St. Louis woman donates kidney to help beloved B’nai Amoona cantor emeritus

Lynnsie Kantor donated a kidney to B’nai Amoona’s Hazzan Emeritus. Photo: Bill Motchan

By Ellen Futterman, Editor

The idea began percolating three years ago, when a friend in Israel talked about how donating a kidney had changed her life. Lynnsie Balk Kantor was intrigued.

“She wound up leaving her job and working for the organization that gets recipients for kidney donors in Israel,” said Kantor, 55, a St. Louis-area real estate agent and B’nai Amoona congregant.

A year later, a distant cousin of Kantor’s in Dallas needed a kidney and posted a phone number on Facebook for possible donors. “I called the number in Dallas but they never got back to me,” said Kantor, “so I put it out of my mind.”

Then this February, Kantor heard through Facebook and the B’nai Amoona grapevine that Hazzan Leon S. Lissek, 81, needed a kidney. He had been the cantor at B’nai Amoona for 30 years, retiring in 1998 as cantor emeritus, a title he still holds. He and his wife, Michal, now live in Teaneck, N.J. The couple has three children and six grandchildren. 

Kantor had grown up with Cantor Lissek, who as a child was placed in a French Catholic orphanage by his mother during World War II to escape the Holocaust. He had officiated at Kantor’s bat mitzvah and those of her siblings and became good friends with her parents. Kantor’s father, Edward Balk, was president of B’nai Amoona for several years during Lissek’s tenure.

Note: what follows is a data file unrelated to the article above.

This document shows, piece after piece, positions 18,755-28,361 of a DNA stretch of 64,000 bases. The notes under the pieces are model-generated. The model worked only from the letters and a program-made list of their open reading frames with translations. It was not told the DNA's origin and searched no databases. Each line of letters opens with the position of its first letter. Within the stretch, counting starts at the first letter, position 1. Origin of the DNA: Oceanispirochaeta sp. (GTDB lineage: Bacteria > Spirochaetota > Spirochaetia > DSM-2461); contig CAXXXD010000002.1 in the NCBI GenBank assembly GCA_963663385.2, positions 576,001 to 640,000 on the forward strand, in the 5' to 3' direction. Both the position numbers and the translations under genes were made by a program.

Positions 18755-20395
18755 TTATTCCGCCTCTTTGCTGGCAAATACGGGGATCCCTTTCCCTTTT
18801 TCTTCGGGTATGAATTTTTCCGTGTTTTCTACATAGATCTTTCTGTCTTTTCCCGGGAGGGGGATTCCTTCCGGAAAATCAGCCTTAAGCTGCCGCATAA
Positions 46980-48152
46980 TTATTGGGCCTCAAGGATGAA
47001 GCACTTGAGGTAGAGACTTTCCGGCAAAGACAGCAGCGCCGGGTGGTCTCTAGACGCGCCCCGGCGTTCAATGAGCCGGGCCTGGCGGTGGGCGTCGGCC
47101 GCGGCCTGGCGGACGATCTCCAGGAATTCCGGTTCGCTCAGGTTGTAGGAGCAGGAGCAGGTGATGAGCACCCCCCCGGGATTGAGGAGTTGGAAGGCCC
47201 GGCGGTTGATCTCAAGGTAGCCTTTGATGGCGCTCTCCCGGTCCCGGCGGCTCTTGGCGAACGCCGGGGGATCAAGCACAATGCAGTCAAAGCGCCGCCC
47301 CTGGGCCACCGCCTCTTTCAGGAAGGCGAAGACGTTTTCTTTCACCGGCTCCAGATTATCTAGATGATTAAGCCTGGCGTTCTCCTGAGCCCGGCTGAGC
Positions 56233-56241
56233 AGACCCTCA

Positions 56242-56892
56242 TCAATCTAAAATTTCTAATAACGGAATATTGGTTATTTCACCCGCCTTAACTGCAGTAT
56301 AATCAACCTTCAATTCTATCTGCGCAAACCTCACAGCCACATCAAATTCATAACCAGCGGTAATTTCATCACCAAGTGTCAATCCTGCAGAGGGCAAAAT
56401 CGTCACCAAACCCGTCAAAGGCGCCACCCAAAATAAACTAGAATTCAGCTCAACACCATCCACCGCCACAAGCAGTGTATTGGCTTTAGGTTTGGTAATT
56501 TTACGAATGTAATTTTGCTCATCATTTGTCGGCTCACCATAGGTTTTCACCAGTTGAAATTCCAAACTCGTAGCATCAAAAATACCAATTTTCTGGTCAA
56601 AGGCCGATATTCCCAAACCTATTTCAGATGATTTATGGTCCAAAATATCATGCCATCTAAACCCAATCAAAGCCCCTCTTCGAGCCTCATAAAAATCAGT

Beth Shalom Cemetery ad

“I remember being scared of the Hazzan when I was little because he had this amazing, booming voice that could fill a massive room,” said Kantor. “He and his family were such a big part of our family when I was growing up and we stayed in touch after they left.”

The information Kantor had picked up from Lissek’s Facebook page pointed her to Renewal, a Brooklyn, N.Y.-based nonprofit that works to save lives through kidney donations. Founded in 2006, its roots are in Brooklyn’s ultra-Orthodox community of Borough Park.

Wanting to help Lissek, Kantor contacted Renewal and received a package, which instructed her to swab four areas inside her cheeks, then mail the swab sticks back. A blood test and cheek swabs are often the first steps in determining donor-recipient compatibility. 

About a month later, on March 19, Lissek’s wife and son, along with Rabbi Josh Sturm, director of community outreach at Renewal, held an informational meeting at B’nai Amoona to answer questions about kidney donations. Kantor attended the meeting, which she found to be extremely educational and uplifting.